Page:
A third proposal, by Sens. Chris Coons, D-Delaware, and John McCain, R-Arizona, would have created a path to citizenship for the Dreamers and did not include funds for Trump's border wall. That bill failed by 52-47. Both Feinstein and Harris voted for the legislation.
It is unclear whether those currently protected under DACA will immediately lose legal protections if the White House repeals the program as planned on March 5. Court orders by a pair of federal judges in New York and California have blocked the administration's plans to end the program, meaning the government is required to continue processing renewal requests from people already enrolled.
The veto threat and other White House intervention frustrated Democrats and those Republicans who helped craft the bipartisan bill. Sen. Lindsey Graham, R-S.C., expressed irritation that the White House was relying heavily on hard-line immigration advisers.
"You've got the most extreme characters in town running the show," Graham told reporters. "What do you expect?"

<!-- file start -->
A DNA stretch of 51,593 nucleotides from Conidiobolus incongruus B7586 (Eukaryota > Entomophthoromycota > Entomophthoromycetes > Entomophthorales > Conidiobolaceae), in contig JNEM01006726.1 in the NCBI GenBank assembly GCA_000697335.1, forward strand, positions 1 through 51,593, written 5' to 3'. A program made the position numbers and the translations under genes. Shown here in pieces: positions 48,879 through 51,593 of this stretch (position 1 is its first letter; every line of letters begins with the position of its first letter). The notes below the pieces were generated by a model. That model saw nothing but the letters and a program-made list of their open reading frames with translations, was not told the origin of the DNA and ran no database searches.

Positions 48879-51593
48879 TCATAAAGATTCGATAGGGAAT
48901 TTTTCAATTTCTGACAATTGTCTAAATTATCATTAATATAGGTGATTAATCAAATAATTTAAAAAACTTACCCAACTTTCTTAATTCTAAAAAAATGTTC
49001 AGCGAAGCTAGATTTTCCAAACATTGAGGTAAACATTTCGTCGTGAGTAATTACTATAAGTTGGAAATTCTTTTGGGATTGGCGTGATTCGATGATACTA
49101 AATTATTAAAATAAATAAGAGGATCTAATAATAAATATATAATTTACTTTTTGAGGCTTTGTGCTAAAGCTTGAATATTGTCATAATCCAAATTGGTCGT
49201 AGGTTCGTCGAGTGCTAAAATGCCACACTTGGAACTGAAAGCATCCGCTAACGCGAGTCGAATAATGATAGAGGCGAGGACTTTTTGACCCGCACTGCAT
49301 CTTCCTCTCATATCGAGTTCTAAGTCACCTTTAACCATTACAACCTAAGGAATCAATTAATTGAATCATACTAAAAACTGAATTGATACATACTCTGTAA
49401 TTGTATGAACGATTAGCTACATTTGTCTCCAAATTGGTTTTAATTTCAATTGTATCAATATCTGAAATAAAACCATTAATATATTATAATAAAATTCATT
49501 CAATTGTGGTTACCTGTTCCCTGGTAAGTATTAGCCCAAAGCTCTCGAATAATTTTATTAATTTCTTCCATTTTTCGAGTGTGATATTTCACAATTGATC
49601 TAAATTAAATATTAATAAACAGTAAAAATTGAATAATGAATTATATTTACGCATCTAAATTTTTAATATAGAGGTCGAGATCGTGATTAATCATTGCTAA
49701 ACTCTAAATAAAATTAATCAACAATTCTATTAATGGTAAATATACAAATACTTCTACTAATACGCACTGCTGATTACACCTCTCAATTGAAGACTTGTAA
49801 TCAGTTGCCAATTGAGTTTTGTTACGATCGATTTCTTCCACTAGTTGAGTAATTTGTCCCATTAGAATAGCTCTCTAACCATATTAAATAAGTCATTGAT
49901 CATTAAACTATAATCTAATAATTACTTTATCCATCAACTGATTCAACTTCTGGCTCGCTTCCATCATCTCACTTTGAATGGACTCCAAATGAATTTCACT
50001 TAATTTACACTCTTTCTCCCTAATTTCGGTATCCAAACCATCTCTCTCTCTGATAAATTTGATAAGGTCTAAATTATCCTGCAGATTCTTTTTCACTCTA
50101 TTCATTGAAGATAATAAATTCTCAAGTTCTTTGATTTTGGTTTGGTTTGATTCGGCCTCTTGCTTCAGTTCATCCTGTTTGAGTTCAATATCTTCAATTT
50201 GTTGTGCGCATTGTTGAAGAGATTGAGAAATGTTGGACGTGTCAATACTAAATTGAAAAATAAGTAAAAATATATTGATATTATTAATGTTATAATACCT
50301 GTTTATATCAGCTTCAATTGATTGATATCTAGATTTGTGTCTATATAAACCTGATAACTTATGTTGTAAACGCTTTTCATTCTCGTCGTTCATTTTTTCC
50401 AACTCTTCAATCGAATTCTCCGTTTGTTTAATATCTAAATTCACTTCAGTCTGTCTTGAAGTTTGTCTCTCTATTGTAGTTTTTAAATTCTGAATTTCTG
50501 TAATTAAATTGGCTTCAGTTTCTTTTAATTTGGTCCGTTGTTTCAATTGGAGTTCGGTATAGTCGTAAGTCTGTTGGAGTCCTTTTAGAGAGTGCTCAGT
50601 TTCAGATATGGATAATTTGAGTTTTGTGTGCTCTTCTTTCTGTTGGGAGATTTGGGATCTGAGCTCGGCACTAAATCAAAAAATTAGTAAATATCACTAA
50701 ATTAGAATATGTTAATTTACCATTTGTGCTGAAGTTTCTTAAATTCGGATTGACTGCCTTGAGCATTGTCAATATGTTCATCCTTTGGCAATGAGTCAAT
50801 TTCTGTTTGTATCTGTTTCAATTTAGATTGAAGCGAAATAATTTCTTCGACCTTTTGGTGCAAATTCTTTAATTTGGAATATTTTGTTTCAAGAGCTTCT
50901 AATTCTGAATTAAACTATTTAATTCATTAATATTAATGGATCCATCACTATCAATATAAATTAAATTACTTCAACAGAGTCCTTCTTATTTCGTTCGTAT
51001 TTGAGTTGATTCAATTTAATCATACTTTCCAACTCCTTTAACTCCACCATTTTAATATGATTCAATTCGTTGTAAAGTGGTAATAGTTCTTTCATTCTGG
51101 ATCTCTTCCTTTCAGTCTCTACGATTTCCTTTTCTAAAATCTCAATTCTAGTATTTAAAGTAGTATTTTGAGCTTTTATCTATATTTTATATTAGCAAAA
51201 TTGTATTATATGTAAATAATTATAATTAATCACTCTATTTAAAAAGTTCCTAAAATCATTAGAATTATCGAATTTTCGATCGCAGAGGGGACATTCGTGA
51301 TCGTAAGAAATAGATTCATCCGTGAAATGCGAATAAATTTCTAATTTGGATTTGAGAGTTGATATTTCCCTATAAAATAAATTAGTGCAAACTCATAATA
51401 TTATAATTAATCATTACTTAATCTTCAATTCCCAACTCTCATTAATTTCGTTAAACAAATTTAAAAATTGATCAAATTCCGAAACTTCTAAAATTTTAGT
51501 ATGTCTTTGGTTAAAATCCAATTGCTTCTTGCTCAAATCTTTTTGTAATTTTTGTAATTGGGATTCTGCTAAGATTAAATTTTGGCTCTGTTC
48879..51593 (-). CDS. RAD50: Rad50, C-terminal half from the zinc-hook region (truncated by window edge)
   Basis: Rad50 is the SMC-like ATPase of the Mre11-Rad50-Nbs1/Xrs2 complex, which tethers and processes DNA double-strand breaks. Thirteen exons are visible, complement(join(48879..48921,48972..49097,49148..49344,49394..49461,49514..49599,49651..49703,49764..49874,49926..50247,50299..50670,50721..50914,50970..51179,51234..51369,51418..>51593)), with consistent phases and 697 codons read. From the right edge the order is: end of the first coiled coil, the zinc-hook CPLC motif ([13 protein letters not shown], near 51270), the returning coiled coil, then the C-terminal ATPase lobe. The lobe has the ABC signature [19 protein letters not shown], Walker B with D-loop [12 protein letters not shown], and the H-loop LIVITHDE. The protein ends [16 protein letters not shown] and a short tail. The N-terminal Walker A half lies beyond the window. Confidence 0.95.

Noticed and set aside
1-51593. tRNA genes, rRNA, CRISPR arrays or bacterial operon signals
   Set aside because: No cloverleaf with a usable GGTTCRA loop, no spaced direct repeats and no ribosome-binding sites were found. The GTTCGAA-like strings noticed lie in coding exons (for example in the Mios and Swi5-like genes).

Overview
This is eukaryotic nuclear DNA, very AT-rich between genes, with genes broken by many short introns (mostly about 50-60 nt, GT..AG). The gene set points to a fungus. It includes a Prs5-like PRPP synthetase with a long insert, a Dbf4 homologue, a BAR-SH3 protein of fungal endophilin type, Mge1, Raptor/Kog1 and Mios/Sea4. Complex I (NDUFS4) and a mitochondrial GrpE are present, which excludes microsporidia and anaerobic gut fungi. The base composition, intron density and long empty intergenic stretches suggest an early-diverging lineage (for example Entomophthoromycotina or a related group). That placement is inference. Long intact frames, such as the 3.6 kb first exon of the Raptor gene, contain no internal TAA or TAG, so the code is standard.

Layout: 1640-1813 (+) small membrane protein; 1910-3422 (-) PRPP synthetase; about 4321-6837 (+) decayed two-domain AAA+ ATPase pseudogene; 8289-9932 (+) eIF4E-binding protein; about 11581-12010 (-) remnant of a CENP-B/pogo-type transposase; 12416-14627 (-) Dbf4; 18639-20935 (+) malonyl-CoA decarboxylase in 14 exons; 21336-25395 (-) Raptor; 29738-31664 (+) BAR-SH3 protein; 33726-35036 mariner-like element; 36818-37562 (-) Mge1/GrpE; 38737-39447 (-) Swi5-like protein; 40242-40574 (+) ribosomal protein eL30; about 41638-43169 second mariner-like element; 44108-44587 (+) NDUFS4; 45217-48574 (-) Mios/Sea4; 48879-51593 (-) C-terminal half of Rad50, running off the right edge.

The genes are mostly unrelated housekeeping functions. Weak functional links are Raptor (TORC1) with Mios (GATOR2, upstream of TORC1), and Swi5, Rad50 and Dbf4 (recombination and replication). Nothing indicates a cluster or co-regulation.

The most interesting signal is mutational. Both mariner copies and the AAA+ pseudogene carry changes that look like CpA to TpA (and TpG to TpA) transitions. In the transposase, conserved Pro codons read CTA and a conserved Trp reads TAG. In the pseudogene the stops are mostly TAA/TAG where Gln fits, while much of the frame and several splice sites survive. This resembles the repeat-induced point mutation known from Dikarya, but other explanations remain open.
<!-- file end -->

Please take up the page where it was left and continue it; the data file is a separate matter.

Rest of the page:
The GOP-written Grassley bill would have allowed 1.8 million immigrants a chance to apply for citizenship. In exchange, the bill scaled back current legal immigration by ending the visa lottery system and cutting family-based immigration policies, which the president and many conservatives refer to as "chain migration."
In a statement Wednesday, Trump said he would reject any bill that did not meet his four pillars: "A lasting solution on DACA, ending chain migration, cancelling the visa lottery, and securing the border through building the wall and closing legal loopholes."
"I am asking all senators, in both parties, to support the Grassley bill and to oppose any legislation that fails to fulfill these four pillars," Trump said in a statement. "That includes opposing any short-term 'Band-Aid' approach."
Tensions were high as senators began to rally around Trump's demands on Wednesday. A visibly frustrated Grassley vented to reporters that Democrats needed to drop their opposition to the family-related portions of the bill and embrace the only offer Trump has embraced.
"The Democrats have been pleading for months and months and months for justice on this," Grassley said. "Now you've got a compassionate president who has gone way beyond what they ever thought he would do. Why would they turn it down?"
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